In this magical novel, a count from Milan stumbles upon a desolate community of lost noblemen on an uncharted island off the coast of Portugal. When he discovers, to his astonishment, that their ill-treated servant is in fact a maiden iguana, and then proceeds to fall in love with her, the reader is given a fantastic tale of tragic love and delusion that ranks among the most affecting in contemporary literature.
“The reptilian servant is only the first in a series of fantastic touches that transform the narrative into a satiric fable dense with the echoes of Shakespeare’s ‘Tempest’ and Kafka’s ‘Metamorphosis.’ . . . The Iguana is a superb performance.” — New York Times Book Review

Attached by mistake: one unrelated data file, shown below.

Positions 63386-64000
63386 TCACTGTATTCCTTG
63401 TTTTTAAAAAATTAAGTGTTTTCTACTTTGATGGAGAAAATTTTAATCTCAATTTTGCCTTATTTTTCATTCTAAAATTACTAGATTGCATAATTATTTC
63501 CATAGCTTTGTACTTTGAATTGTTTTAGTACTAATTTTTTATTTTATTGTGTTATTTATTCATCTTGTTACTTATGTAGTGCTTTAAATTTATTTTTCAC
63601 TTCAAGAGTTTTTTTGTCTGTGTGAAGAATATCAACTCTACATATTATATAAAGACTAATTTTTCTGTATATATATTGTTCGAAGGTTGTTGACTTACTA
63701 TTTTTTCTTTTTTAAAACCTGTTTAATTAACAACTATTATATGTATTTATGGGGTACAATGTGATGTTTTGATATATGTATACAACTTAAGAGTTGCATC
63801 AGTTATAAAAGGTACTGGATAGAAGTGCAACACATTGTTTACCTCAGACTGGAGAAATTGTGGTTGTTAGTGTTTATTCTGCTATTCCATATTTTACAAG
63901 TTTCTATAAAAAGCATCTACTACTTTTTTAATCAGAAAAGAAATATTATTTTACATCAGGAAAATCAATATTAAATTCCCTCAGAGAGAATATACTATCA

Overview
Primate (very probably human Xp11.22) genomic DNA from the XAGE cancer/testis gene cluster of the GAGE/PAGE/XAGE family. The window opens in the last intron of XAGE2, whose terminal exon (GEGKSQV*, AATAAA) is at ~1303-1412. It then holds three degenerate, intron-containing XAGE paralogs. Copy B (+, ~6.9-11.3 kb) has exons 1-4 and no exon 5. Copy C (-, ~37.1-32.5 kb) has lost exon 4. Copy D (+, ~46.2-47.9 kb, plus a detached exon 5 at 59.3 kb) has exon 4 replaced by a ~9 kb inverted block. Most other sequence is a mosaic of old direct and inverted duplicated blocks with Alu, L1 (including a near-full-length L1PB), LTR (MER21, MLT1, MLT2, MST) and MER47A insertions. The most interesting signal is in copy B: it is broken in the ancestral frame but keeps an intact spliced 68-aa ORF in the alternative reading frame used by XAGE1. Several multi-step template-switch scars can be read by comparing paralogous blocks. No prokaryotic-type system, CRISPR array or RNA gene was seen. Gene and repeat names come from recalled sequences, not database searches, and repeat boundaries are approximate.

About the author
Anna Maria Ortese was born in Rome on June 13, 1914, one of seven children, and grew up in southern Italy and in Tripoli. Her formal education ended at age thirteen. Her first book, “Angelici dolori”, was issued in 1937. In 1953 her third collection, “Il mare non bagna Napoli”, won the coveted Viareggio prize; thereafter, Ortese’s stories, novels, and journalism received many of the most distinguished Italian literary awards, including the Strega and the Fiuggi. Although she lived for many years in Naples following the Second World War, she also resided in Milan, in Rome, and for most of the last twenty years of her life in Rapallo. McPherson & Company published Ortese’s most famous novel, “The Iguana”, in English translation, as well as two volumes of selected stories under the collective title, “A Music Behind the Wall”; all are translated by Henry Martin. Anna Maria Ortese died in Rapallo on March 9, 1998.